The "incomparable Spenser," Milton, and Dryden are among the few moderns who have made a study of Chaucer. More notable are George Sewell's thoughts about about imitating vernacular poets for their sense rather than their manner, which is certainly illustrated in the imitations of Chaucer and Spenser published in this volume, including "The Force of Musick, a Fragment after the Manner of Spenser."
Hoxie Neale Fairchild: "Sewell's interest in earlier English literature might, in fact, be worthy of separate treatment, for he studied not only Chaucer, Spenser, and Shakespeare but the Earl of Surrey" Religious Trends in English Poetry (1939) 1:208.
I have often wonder'd that Chaucer, the Father of our English Poetry, generally acknowledged as such, and frequently applauded for his Excellence, should be so little read, as appears from most of our Modern Compositions. His Fame is taken upon Credit, from the Recommendations of others; and they who speak of him, rather pay a blind Veneration to his Antiquity than his intrsinsic Worth, which perhaps may bear a Competition with the Refiners of Poetry in any other Language. They who seem most to have studies him, are our incomparable Spenser, Milton; and Dryden; others have but mimick'd his Garb, without hitting his Air and Mien. An old Word, or Phrase or two, accidentally thrown among twenty modern and fashionable ones, have given an unjust Repute to some Imitations of Chaucer. In the mean time, the Boldness of his Imagery, the natural Beauty of his Similitudes, and the Delicacy of his Thoughts, are generally neglected, though his best Ornaments: They have rubb'd of his Rust for their own Use, and left the Steel in the Possession of the right Owner. Mr. Dryden indeed stands an Exception to this Accusation, he never missing, but improving every noble Hint of this Author; regardless of the Expression, his view is at the Sense, the Spirit, the Figures of his Predecessor. Before ever he undertook to dress him in Modern English, it is plain to me, that he was an early Admirer of him, and transferr'd many of his Beauties into his own Poems; as commendable a Design, as Virgil's in borrowing from Ennius, and Lucretius. I could give many Instances of this; but let one general, and one particular be sufficient. The manner of reasoning in Verse, which Mr. Dryden so artfully introduced into his Heroic Plays, is entirely Chaucer's, as may be seen even by this little Piece following. That he used his Images and Thoughts, be this a Testimony. In the Description of Absolom's Beauty, he summs up all with this Line;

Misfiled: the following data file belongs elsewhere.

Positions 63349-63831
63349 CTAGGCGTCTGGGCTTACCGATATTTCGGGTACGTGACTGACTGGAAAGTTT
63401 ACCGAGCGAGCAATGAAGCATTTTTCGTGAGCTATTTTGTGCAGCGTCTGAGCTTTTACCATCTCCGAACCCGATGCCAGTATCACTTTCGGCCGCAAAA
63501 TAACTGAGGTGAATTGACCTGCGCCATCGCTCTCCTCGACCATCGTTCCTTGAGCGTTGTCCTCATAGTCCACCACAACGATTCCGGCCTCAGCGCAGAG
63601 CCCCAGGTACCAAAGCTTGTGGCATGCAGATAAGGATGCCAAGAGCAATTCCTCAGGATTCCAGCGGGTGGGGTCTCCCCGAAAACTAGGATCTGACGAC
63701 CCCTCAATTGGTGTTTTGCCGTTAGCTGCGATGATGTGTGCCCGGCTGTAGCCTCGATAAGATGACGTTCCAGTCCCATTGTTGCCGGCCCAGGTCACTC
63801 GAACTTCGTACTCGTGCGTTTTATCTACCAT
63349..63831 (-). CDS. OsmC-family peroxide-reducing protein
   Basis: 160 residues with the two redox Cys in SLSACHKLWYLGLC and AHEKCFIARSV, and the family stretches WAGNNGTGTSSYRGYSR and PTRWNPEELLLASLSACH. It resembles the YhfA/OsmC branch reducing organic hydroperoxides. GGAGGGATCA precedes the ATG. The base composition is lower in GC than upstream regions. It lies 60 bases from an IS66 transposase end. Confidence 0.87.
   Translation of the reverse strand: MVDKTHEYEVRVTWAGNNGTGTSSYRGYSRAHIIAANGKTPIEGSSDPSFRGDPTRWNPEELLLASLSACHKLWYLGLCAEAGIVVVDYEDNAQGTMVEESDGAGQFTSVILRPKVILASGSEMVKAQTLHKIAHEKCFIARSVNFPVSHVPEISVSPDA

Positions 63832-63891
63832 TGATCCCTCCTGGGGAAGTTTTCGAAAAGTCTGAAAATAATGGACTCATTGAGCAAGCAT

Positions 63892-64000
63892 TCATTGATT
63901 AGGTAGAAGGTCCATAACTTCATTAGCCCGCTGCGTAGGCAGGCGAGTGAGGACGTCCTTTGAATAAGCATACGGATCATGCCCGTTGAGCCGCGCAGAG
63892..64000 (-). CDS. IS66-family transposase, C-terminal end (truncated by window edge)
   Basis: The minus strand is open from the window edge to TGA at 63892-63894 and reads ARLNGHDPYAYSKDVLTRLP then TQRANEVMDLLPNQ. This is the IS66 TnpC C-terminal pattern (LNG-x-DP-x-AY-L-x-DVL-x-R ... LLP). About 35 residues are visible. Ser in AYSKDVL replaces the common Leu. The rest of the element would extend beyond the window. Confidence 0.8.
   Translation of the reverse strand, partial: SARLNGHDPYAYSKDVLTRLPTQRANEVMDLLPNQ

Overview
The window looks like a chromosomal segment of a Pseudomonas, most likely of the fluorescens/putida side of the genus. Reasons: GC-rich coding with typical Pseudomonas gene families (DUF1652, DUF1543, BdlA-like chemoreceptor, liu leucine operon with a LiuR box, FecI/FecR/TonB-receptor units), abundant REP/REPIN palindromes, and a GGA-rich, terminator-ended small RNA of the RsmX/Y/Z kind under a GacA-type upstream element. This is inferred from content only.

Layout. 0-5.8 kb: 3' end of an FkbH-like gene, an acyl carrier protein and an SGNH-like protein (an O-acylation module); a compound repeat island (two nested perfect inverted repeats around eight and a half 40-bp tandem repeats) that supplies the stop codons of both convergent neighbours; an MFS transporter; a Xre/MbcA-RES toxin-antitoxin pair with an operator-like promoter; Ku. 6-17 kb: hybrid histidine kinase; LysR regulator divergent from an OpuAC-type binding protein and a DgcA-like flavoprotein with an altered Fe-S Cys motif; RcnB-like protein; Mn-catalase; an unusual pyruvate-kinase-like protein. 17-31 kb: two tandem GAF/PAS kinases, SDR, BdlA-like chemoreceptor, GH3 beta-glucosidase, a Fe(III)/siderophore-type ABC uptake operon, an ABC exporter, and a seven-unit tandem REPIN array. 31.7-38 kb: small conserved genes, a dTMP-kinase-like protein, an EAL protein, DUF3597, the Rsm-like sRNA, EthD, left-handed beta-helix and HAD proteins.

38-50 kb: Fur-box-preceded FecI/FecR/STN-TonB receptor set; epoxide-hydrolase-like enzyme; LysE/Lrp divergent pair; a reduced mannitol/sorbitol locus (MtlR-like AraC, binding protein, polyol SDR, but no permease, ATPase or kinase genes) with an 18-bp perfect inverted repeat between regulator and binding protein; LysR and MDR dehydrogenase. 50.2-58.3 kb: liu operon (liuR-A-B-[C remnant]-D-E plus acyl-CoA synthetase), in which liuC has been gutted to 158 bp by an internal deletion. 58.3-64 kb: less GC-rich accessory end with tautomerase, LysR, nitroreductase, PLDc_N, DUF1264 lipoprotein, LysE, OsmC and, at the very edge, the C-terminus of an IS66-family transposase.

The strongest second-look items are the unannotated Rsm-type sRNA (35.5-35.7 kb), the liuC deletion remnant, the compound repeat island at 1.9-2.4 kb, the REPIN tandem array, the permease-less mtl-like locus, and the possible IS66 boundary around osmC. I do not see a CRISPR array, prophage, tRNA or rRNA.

And Paradise was open'd in his Face.
Chaucer in his of Cresseide, says,
That Paradis stood formed in her Eyen.
The Thought in this Song has been used, and diversified a hundered times since Chaucer's Days; and yet he seems to have said more, and that more pathetically than any of his Imitators. It is taken from the First Book of Troilus and Cresseide; and the Reader by a Comparison may see how little Variation there is from the Original, and give his Judgment at Pleasure. I only wish that so excellent a Poet as Chaucer may be no longer admir'd at a Distance, but brought into the Acquaintance of the Polite World; and it is to be hoped that the New Edition of his Works will compleat that Wish.
THE SONG OF TROILUS.
If no Love is — O God what feel I so?
And, if Love is — what Thing, and which is He?
If Love be good, from whence proceeds my Woe?
If it be Ill? How can that Ill agree?
His bitter Potions I the sweetest think,
And ever thirst the more, the more I drink.
If willingly I bear the burning Charm,
Whence are my Wailings, and my deep Complaint?
If Harm is pleasing, why do I grieve the Harm?
Why with the Load unwearied, am I faint?
Sweet Harm, how holds my Heart of thee so much,
But that my Heart consents it should be such?
And if my Heart consent and I agree?
The Folly of Complaint fair Wisdom binds,
Thus like a Boat all steerless in the Sea,
My Heart is toss'd betwixt two jarring Winds.
Alas! what wondrous Woe poor Lovers try?
For Heat of Cold, for Cold of Heat I dye.